Ruffer Investment Company (RICA) is designed to achieve positive annual total returns (after expenses) of at least twice the Bank of England base rate. The trust invests internationally across a range of asset classes, seeking to hold both growth and protective strategies in an appropriate balance to ensure they generate gains and avoid losses over rolling 12-month periods.
The trust consists of different pools of assets designed to provide different return profiles in various environments. The managers, Hamish Baillie and Duncan MacInnes, have positioned RICA in alignment with Ruffer’s core investment outlook, believing that the expansion of leverage in the global economy will drive policy decisions in the coming years. Ruffer expects that the absence of productivity driven growth means the only feasible recourse available to policy makers to deleverage economies will be to attempt to push inflation higher and keep real (i.e. inflation-adjusted) interest rates negative.
With monetary efforts at reflating the economy having largely failed, Ruffer expects fiscal policy to be employed to the same end in the coming years, and ultimately anticipates a deterioration in confidence in fiat currencies. To protect against this the trust contains assets, particularly index-linked bonds, designed to benefit from an inflationary environment. However, the managers are wary of trying to time the market, and also hold a sizeable allocation to equities which should benefit from a more benign environment; this has helped improve NAV returns in 2019. Similarly, they hold sizeable protective strategies which seek to protect the trust in the event of substantial dislocations in equity and/or credit markets, which could occur around a period of deflationary data.
As a function of the rise in global leverage, they note a converging assessment of risk within the corporate bond market, and a huge expansion of BBB-rated investment grade debt. In the event that an economic slowdown precipitates downgrades of some of this debt (making it sub-investment grade), they note that a significant proportion of market participants (ETFs and mutual funds) will become forced sellers of already illiquid assets. This could cause a dislocation in corporate bond markets, which will have a direct impact on equities through both the impact of higher debt costs on profits and the likelihood of equities being sold when investors cannot de-risk by selling their corporate bond holdings. As such, the managers hold significant protection against rising corporate bond spreads and equity market volatility.
Performance has struggled in recent times, with the managers’ protective strategies acting as a drag on performance, but has improved in 2019 to date (NAV total return +7.6% in the first three quarters of the year). The managers have retained their positioning, using market fluctuations as tactical opportunities to rebalance positions in different asset classes.
There is a very clear outlook and identity to RICA, and the portfolio is appropriately invested in alignment with the managers’ expectations of higher inflation and aversion to losses. They have a successful long-term track record, generating strong positive returns of around 25% in the 2008 financial crisis and generally succeeding in providing positive rolling 12-month returns. However recent years have been challenging, with structural disinflationary forces – and increased market expectations that these will remain pervasive – providing a headwind to returns. Still, the absence so far of a significant pick-up in inflation has not prevented the ‘growth’ aspects of the portfolio from helping generate stronger recent returns. The managers note that outright deflation would be negative for their returns, though some of their assets should do well in that kind of environment, which may somewhat mitigate that adverse scenario.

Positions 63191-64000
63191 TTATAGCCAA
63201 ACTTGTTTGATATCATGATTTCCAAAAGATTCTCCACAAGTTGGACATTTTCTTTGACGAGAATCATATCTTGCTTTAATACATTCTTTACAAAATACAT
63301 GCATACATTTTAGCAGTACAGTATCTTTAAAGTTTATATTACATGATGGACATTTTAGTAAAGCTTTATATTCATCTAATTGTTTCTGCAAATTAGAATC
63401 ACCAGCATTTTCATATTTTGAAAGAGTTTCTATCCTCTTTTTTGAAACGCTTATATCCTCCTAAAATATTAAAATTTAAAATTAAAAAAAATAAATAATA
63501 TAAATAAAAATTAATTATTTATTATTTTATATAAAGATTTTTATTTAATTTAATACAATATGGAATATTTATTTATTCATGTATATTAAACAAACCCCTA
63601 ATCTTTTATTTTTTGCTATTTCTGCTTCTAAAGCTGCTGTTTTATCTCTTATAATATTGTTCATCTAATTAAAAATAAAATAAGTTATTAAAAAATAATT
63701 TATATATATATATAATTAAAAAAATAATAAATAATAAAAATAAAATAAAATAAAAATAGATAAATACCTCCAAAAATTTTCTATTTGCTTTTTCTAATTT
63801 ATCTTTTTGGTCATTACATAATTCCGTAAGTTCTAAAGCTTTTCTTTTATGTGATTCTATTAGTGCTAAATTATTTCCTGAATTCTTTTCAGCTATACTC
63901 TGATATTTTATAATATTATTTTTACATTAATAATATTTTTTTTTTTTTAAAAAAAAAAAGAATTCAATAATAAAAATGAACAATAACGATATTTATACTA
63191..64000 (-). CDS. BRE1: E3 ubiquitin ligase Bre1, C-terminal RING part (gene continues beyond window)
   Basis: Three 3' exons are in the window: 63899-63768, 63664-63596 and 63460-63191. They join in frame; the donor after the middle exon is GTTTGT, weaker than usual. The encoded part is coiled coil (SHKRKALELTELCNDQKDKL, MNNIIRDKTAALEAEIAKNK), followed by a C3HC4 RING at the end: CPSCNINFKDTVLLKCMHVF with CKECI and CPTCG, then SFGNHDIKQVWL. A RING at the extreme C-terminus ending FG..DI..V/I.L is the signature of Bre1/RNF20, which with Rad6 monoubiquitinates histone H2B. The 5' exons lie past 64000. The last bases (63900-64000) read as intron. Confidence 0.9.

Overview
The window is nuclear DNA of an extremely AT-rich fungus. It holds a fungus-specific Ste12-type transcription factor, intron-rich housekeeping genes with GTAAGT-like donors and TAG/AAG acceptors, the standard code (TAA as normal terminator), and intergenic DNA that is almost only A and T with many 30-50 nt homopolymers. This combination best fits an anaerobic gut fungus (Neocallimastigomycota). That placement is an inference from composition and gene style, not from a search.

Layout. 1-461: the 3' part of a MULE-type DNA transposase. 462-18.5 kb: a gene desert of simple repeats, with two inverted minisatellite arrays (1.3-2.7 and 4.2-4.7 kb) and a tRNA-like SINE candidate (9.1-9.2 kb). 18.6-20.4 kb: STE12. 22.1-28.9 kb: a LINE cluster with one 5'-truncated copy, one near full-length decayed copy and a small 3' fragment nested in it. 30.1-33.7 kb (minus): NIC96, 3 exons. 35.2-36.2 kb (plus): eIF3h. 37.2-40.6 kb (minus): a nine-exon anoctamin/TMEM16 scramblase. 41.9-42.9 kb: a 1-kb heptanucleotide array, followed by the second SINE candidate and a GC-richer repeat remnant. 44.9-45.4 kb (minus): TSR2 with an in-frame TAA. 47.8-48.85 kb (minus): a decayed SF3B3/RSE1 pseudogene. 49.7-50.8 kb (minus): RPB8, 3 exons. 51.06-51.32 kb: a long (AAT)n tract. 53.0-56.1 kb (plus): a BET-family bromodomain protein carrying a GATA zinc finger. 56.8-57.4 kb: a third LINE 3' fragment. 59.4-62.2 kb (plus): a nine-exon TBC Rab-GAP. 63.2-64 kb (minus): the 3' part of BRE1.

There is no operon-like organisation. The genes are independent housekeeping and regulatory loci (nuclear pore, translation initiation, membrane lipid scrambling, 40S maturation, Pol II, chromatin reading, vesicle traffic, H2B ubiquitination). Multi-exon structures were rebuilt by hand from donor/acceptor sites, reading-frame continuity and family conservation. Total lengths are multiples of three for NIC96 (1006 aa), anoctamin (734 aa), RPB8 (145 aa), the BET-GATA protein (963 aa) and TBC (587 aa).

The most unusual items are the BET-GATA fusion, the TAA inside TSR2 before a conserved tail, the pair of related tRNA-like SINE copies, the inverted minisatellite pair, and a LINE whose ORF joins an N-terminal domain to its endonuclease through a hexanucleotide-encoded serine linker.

For the trust’s return profile to improve significantly, we would likely need to see a change in environment from the one that has prevailed in recent years. In our view, the trust is likely to avoid substantial losses, but opportunities for substantial gains will remain scarce as long as inflation refuses to rear its head. Nevertheless, as seen so far in 2019, the equity book should help to ensure RICA makes absolute gains if the equity bull market continues. There are tentative signs that inflation could start to push ahead once again, alongside indications of increased political pressure to increase fiscal stimulus. Several strategies within the trust offer sizeable asymmetry in their return profile from here, and could generate substantial payouts in periods of equity or credit market inflection. Of late things have not gone so well for the managers; but they remain committed to their course and should inflation gather pace once again, or the global economy slow significantly, RICA should once again come back into its own.
|Should offer protection in an equity or credit market sell-off||Monetary policy has so far failed to stimulate the expected pick-up in inflation; whether the next policy steps will do so remains contentious|
|Offers substantial potential upside if inflation picks up significantly||Substantial duration (interest rate sensitivity) in the portfolio (around six years)|
|Signs of cyclical inflationary pressures picking up|